AFC East: 2014 NFL Preseason Week 2 Observation Deck

Observation Deck: Buffalo Bills

August, 8, 2014
8/08/14
10:50
PM ET

Put Sammy Watkins on the board. After Buffalo Bills quarterback EJ Manuel was unable to connect with his rookie receiver in Sunday's Hall of Fame Game, Manuel found Watkins three times early in the Bills' 20-18 win over the Carolina Panthers on Friday night. Manuel's 9-for-13 outing was part of an improved effort from the Bills' first-team offense, which reached the red zone twice in their three drives in the game.

Here are some thoughts on the Bills' preseason win:
  • The Bills' defense got back on track with their third, final drive of the game, forcing a three-and-out. Outside of the Panthers' touchdown drive Friday night, the Bills' first-team defense has allowed six total yards on its other four series this preseason. It starts up front, where the defensive line continues to live up to its billing as the NFL's best.
  • The Bills have question marks along their offensive line, so it came as no surprise that four of its starters -- besides center Eric Wood -- played deep into the first half. Cyril Richardson, who continued to rotate with Kraig Urbik at right guard, had a miscue that led to a Greg Hardy sack in the first quarter. Left guard Chris Williams, a veteran addition this offseason, also had a noticeable slip-up on a third down in the second quarter when Manuel was still on the field.
  • After Jeff Tuel replaced Manuel in Sunday's opener, Thad Lewis was the Bills' top backup Friday. That was likely the case of the Bills wanting to give Lewis -- who is locked in a battle with Tuel -- some reps with the second team. Lewis went 6-for-11 and wasn't able to move the ball before handing it over to Tuel. However, the results weren't much better for Tuel, who overthrew Marcus Easley and was intercepted on his third pass. Tuel finished 4-for-5, tossing a late one-yard touchdown pass to Chris Summers.

Observation Deck: Miami Dolphins

August, 8, 2014
8/08/14
10:30
PM ET

The big story going into Friday's preseason opener for the Miami Dolphins was the debut of Bill Lazor's offense. The Dolphins hired Lazor this offseason from the Philadelphia Eagles to improve Miami's 27th-ranked offense.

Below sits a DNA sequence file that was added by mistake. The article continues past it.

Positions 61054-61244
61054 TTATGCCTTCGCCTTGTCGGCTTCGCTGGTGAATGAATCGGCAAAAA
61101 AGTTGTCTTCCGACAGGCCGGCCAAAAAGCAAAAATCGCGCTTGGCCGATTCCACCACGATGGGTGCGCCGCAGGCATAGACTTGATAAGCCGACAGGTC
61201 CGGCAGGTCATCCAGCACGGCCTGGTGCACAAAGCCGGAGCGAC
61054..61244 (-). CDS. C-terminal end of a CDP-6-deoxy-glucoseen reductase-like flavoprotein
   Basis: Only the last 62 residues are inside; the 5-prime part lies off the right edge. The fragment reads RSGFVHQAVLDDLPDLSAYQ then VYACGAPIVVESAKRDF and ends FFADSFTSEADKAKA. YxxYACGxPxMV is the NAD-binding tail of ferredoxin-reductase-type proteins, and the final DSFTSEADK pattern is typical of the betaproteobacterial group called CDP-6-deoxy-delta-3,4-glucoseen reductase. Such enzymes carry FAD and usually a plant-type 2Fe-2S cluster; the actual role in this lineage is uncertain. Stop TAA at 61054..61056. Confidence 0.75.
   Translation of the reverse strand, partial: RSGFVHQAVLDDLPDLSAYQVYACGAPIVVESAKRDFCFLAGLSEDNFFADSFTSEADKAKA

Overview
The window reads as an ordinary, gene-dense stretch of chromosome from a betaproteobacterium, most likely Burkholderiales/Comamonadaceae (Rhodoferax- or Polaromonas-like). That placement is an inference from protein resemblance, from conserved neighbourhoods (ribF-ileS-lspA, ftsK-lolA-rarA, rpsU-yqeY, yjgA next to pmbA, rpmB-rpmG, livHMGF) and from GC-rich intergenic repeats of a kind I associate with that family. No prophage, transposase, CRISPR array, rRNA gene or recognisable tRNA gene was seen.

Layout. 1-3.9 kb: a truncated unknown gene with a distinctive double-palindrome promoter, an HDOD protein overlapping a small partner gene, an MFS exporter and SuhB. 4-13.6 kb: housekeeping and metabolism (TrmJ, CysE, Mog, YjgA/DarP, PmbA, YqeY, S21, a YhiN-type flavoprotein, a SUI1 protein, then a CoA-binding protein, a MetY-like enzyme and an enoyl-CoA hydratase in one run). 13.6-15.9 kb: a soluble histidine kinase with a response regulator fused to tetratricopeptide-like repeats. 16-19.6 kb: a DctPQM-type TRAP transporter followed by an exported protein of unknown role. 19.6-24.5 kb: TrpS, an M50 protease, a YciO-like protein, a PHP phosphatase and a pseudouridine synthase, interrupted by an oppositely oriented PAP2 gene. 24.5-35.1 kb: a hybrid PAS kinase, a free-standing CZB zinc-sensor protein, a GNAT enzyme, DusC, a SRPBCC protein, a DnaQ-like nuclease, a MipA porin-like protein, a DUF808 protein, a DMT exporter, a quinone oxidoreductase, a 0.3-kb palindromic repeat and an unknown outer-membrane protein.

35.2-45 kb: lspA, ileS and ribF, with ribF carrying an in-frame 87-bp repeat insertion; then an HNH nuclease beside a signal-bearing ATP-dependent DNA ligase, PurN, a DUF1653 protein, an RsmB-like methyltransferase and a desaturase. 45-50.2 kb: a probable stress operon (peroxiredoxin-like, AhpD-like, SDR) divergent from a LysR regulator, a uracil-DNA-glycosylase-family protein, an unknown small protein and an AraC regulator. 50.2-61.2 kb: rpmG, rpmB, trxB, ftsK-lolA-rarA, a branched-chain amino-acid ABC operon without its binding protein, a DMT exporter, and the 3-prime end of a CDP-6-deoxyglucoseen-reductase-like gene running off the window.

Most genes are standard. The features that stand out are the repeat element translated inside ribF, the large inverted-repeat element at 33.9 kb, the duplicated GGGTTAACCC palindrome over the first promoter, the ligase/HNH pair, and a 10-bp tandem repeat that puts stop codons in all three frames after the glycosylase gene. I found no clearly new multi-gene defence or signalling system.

It turns out Lazor's offense got off to a nice start. The Dolphins, led by third-year quarterback Ryan Tannehill, easily marched down the field for a 73-yard touchdown drive to highlight their 16-10 loss to the Atlanta Falcons. Tannehill was 6-for-6 passing for 62 yards and a touchdown on the first drive. His passer rating was 149.3 and he couldn't have had a better start.

Miami's coaches pulled Tannehill after his stellar first drive, which surely will build confidence. Tannehill and Lazor are perhaps the biggest keys to getting Miami over the hump this season.

Here are some other thoughts on the Dolphins' first preseason game of the year:
  • For an offense to have a successful scoring drive, the line must be effective. Miami's first-team offensive line, with five new starters, held up well on the opening drive. Tannehill was not sacked on the 10-play drive. New center Samson Satele got the start after just three practices and held his own. Friday was a very small sample size for Miami's first-team offensive line, but it was promising.
  • Miami's first-team defense didn't get off to an impressive start. Atlanta quarterback Matt Ryan carved up Miami's defense by going 7-for-7 for 53 yards on the Falcons' touchdown drive. The Dolphins struggled with tackling and penalties on the drive, which was an issue at times for Miami's defense last season. This is an area where the Dolphins must improve.
  • Dolphins rookie receiver Jarvis Landry has been the talk of training camp. Landry also flashed in Friday's exhibition opener with a 48-yard punt return to set up a second-quarter field goal. Landry also had a 26-yard kickoff return. The rookie is competing with return specialist Marcus Thigpen for both spots on special teams as well as the slot receiver position.
  • Another player who showed up well was 2013 third-round cornerback Will Davis. Atlanta backup quarterback T.J. Yates tested Davis often but without a lot of success. Davis had three passes defended in the game. Davis is competing to be Miami's third cornerback behind starters Brent Grimes and Cortland Finnegan.